While there are cheaper cans out there, the Shure SRH840A combines the best of the Shure SRH series and delivers excellent value for money.
Most customers who have tried these out have highlighted the impressive sound quality and slick design. But the aggressive clamping force is a common grievance. As for professional reviews, the overwhelming majority agree these offer great value and performance.
Balancing Isolation With Comfort
High isolation is a critical feature for many people. Recording studios need to ensure that there is no bleed into their recordings. Likewise, artists need to be able to focus distinctly on their performances without the distractions of other performers.
Producers need to be able to block out external noise from co-workers. If you work from home, it could be your roommates or your family that you need isolation from. DJs also demand high isolation to line up their transitions in loud nightclubs or festivals.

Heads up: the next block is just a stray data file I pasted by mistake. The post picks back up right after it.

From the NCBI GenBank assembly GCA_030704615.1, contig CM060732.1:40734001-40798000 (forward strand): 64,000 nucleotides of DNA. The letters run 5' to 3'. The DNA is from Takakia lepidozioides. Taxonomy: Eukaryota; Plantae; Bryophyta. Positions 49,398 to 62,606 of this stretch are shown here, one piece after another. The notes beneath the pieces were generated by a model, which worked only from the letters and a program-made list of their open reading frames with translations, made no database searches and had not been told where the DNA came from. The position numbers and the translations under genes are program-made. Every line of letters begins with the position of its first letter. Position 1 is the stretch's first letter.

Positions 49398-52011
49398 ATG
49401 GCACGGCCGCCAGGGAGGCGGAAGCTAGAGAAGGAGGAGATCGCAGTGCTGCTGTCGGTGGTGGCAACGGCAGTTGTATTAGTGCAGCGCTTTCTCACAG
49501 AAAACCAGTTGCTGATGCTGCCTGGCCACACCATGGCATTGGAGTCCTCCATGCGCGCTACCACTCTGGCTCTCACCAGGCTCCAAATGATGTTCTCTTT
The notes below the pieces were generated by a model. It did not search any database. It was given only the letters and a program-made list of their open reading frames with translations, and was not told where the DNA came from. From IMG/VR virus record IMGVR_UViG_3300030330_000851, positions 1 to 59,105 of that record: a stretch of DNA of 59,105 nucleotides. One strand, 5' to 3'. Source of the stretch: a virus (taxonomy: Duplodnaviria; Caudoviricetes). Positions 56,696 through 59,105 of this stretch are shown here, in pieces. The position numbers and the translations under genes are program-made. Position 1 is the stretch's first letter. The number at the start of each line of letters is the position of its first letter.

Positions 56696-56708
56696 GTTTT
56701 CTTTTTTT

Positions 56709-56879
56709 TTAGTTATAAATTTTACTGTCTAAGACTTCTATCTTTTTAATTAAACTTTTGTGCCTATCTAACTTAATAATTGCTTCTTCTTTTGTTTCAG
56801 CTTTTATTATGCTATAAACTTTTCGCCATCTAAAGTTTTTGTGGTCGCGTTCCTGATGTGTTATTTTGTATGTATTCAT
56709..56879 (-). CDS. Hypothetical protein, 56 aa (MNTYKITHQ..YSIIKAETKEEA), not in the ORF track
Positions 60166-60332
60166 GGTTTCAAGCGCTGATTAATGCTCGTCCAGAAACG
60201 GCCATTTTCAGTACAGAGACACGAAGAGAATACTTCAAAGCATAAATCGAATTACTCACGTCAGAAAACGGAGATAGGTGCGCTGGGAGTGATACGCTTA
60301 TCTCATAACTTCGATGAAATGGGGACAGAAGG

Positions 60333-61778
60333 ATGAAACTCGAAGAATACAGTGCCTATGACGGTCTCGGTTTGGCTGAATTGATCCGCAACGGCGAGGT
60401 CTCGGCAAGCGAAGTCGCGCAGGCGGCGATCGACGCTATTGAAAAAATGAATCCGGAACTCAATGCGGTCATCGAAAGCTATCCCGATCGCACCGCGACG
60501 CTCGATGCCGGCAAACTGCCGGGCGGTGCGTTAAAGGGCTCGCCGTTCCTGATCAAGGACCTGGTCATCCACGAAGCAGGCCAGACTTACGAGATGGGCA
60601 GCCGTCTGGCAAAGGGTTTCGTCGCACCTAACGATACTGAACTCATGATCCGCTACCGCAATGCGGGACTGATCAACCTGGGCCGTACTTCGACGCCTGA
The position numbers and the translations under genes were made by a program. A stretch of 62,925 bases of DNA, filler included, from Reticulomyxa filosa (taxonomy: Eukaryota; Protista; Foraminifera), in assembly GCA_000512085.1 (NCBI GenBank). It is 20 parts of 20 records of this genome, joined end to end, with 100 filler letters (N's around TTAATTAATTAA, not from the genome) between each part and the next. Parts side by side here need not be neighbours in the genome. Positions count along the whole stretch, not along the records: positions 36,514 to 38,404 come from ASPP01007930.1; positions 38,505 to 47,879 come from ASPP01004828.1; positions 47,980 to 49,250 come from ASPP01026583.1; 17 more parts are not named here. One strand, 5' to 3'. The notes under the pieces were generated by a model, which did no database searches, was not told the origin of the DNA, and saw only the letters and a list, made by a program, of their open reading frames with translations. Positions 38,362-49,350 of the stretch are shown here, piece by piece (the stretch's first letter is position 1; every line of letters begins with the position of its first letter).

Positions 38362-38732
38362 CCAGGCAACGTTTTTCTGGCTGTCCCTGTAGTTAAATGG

Isolation is a critical feature for recording sessions.
There are two ways to achieve excellent isolation. Active noise cancellation is a good option but often comes at the expense of clarity and precision. Passive isolation is often the go-to method since it doesn’t sacrifice neutrality to deliver isolation.
For maximum passive isolation, you need thick and dense earcup padding. But that padding must also adapt to your head shape to provide a tight seal. Combining this with a firm level of clamping force often produces the best results.
Unfortunately, these features can lead to some discomfort over longer sessions. Balancing these demands is not an easy task. If high isolation is essential to you, keep an eye out for headphones that manage to strike this delicate balance. And in this case, the SRH840A is an excellent example of straddling this fine line between comfort and isolation.